Luck was on the side of the Toronto Raptors at the 2021 NBA Draft Lottery, where the team won the No. 4 overall pick in the 2021 NBA Draft despite entering the day with the seventh-best draft odds.
Now, as the franchise gears up for the upcoming draft, which is set for Thursday, July 29, it faces a new set of questions.
As talented as the 2021 NBA Draft class is, the only clear-cut selection is Oklahoma State guard Cade Cunningham, who by all accounts is the prospective No. 1 pick. Should Cunningham go No. 1 to the Detroit Pistons, there are a number of directions that things could go with the Houston Rockets and Cleveland Cavaliers, owners of the No. 2 and No. 3 picks, respectively, before the Raptors are on the clock.
IRVING: Mock Draft 1.0
In a draft class where the top four prospects are viewed as being superior to the rest of the class, there are certainly worse problems to have, but Toronto is essentially left to select the player that is the worst fit for the above three teams.
Where does that leave the Raptors? In an offseason that could get the franchise back on track, there are a few key questions that are soon to be answered…
How will the draft impact the impending free agency of Kyle Lowry?
Well, the correct answer is that there are a few answers.
In the first mock draft from NBA.com’s Kyle Irving, Cunningham, USC center Evan Mobley and G League Ignite guard Jalen Green were the first three picks off of the board, leaving Gonzaga point guard Jalen Suggs at No. 4 for the Raptors.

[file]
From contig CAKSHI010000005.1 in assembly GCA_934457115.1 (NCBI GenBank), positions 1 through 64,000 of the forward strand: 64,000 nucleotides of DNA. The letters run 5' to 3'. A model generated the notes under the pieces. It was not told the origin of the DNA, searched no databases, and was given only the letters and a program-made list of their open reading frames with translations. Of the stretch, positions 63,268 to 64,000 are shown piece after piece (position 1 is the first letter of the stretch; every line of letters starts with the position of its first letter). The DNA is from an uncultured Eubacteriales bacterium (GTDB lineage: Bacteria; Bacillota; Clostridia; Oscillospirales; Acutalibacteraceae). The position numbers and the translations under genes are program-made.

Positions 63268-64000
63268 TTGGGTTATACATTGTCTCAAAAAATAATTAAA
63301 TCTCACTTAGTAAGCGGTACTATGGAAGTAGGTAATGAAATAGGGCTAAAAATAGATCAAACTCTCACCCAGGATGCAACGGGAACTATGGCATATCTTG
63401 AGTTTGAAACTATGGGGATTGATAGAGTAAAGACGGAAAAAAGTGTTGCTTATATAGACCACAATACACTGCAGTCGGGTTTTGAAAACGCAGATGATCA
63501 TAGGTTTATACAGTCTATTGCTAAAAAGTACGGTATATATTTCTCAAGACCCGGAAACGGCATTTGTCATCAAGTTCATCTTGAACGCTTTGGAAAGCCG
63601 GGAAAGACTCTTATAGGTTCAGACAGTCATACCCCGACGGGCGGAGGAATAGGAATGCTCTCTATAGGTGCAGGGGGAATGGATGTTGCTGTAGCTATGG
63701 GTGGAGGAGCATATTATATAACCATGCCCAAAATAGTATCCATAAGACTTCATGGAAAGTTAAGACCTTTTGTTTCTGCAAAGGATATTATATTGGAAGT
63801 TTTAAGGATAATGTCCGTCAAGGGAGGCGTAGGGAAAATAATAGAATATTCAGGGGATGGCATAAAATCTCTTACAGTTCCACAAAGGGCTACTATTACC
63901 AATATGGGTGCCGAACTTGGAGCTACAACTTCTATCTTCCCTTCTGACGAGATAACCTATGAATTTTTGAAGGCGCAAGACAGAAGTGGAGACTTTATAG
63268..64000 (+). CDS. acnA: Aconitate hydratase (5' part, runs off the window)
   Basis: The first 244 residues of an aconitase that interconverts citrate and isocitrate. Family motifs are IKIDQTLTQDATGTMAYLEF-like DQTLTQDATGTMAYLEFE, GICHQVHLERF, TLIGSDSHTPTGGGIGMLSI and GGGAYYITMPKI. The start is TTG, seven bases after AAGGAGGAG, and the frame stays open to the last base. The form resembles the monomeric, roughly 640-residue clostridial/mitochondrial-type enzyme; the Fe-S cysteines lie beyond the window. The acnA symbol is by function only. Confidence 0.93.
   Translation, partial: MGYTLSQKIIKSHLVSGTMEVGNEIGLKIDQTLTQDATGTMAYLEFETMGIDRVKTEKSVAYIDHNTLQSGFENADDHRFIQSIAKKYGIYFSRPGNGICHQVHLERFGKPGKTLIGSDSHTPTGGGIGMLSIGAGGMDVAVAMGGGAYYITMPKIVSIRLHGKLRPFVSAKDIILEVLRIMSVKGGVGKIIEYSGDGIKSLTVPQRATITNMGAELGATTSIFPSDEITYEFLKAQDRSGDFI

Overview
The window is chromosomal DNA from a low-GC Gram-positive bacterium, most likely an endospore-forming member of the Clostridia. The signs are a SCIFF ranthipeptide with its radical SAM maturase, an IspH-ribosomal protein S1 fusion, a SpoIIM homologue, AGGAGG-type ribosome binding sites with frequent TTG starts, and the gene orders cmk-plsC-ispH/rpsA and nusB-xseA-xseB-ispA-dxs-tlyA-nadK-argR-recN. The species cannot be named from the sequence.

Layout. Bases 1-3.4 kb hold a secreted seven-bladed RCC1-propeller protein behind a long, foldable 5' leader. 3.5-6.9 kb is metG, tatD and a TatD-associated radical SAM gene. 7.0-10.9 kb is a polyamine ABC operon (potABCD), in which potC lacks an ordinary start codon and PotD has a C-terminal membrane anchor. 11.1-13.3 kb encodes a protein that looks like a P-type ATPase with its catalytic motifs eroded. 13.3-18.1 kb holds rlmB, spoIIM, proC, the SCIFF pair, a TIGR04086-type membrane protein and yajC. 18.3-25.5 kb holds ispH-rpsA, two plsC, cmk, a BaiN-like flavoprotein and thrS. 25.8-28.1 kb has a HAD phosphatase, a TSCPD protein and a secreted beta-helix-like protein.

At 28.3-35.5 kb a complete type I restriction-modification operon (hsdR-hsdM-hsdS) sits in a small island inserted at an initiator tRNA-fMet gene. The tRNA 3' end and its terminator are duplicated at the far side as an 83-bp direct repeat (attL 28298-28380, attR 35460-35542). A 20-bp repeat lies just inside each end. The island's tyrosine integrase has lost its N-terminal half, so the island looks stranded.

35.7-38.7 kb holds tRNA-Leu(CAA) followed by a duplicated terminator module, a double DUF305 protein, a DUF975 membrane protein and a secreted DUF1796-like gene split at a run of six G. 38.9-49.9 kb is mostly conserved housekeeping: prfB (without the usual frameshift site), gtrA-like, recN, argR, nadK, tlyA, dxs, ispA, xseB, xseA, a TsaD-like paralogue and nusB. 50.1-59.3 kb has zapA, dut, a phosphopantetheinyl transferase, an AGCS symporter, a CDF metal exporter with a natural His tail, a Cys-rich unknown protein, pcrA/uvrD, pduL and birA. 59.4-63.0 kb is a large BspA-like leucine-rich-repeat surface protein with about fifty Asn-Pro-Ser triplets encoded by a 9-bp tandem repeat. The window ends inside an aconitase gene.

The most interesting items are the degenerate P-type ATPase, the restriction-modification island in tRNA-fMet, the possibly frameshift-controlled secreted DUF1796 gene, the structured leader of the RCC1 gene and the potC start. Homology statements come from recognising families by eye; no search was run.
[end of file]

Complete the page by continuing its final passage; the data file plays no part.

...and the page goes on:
It’s clear to see where the overlap would arise should Toronto select a lead guard with star potential.
There’s no crystal ball to say whether or not the 35-year-old Lowry plans to remain with the Raptors as a free agent, but it would be hard to use the fourth pick to select a player who will struggle to get his footing at the beginning of his career due to a crowded backcourt that already features Fred VanVleet and Malachi Flynn.
With that in mind, things could go a few ways.
The Raptors could look to move up a spot or two with hopes of selecting Green, who has the potential to lead the league in scoring one day, or Mobley, who answers all of the team’s questions at center. While it’s hard to give rookies win-now expectations, bringing in a player with a cleaner fit immediately raises Toronto’s ceiling, which could be attractive for Lowry to return, as he’s made it clear that he wants to compete for a chance at winning a second NBA title.
If trading up isn’t the answer, perhaps the Raptors have a situation similar to the Memphis Grizzlies in 2019. Once Memphis won the No. 2 overall pick, the writing was on the wall for Mike Conley, who was traded to make way for Ja Morant, a decision that’s been beneficial for all parties involved.
The big difference between that situation and this one is that Lowry is not under contract and is free to negotiate with whichever team can offer him the best opportunity. That being said, a selection of Suggs could open the door for a potential sign-and-trade, should it come to that.
In that instance, value would be returning to the Raptors in the form of a trade package and again, all parties would benefit. That could be the case if Lowry elects to go to a team that would need to do some cap gymnastics to make a deal work.
Given the state of Toronto’s franchise, adding youth seems to be the best option for the five-to-seven-year plan.